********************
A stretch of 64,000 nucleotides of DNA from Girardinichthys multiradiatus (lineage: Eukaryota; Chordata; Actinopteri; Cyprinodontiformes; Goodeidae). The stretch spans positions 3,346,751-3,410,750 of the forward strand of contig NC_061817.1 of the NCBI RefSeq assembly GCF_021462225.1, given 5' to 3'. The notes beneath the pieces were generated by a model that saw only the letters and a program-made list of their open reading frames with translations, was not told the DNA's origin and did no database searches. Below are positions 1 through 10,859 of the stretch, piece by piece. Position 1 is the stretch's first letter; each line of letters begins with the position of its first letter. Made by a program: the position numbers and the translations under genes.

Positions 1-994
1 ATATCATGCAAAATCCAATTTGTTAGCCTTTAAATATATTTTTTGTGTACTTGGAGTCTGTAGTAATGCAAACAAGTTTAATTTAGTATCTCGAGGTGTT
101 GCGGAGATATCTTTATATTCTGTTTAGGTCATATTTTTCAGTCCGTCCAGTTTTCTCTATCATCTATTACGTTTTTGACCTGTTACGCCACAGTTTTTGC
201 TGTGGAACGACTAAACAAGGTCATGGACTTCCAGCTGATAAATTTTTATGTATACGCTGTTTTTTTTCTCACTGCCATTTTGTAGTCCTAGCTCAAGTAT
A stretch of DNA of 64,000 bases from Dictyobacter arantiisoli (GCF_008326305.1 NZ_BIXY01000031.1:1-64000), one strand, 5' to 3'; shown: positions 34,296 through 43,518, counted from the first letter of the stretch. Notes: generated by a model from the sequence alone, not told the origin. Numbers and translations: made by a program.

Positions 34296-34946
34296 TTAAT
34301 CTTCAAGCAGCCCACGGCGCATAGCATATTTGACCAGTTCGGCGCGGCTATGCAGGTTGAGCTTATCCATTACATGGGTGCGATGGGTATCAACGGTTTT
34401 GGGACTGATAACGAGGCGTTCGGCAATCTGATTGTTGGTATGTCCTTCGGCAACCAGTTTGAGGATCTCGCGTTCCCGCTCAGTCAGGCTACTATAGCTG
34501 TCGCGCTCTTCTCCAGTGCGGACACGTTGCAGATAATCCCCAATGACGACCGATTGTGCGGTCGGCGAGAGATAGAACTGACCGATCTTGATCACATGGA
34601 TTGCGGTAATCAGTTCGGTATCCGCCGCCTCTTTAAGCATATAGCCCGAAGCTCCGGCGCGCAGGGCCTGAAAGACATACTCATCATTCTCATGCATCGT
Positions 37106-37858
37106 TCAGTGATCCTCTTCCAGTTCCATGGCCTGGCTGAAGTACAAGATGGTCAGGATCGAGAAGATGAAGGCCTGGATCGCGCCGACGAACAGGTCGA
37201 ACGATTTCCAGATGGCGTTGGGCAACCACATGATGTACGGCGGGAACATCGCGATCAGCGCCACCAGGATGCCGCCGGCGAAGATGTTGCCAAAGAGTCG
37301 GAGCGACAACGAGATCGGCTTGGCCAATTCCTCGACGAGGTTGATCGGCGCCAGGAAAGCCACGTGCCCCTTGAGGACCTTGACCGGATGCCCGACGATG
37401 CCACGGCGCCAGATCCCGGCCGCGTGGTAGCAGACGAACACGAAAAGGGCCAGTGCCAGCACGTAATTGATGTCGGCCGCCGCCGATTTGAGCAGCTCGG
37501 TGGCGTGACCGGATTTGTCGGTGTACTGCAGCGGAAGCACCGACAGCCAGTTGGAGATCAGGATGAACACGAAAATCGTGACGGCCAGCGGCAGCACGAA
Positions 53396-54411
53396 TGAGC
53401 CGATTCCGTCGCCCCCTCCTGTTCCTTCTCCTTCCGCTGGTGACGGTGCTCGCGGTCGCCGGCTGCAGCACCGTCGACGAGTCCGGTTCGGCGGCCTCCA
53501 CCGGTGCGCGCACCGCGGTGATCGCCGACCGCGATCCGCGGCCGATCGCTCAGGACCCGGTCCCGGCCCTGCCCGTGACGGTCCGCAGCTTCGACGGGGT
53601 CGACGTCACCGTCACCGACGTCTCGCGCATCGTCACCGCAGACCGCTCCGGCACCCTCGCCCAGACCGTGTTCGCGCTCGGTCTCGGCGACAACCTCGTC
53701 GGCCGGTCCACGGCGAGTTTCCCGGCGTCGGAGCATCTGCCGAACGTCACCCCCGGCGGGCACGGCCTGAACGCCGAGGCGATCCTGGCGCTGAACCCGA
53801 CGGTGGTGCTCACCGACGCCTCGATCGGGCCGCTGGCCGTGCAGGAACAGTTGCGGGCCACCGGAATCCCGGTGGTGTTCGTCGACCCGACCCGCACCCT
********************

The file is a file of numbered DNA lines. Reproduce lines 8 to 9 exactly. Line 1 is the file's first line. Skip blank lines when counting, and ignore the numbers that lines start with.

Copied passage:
34296 TTAAT
34301 CTTCAAGCAGCCCACGGCGCATAGCATATTTGACCAGTTCGGCGCGGCTATGCAGGTTGAGCTTATCCATTACATGGGTGCGATGGGTATCAACGGTTTT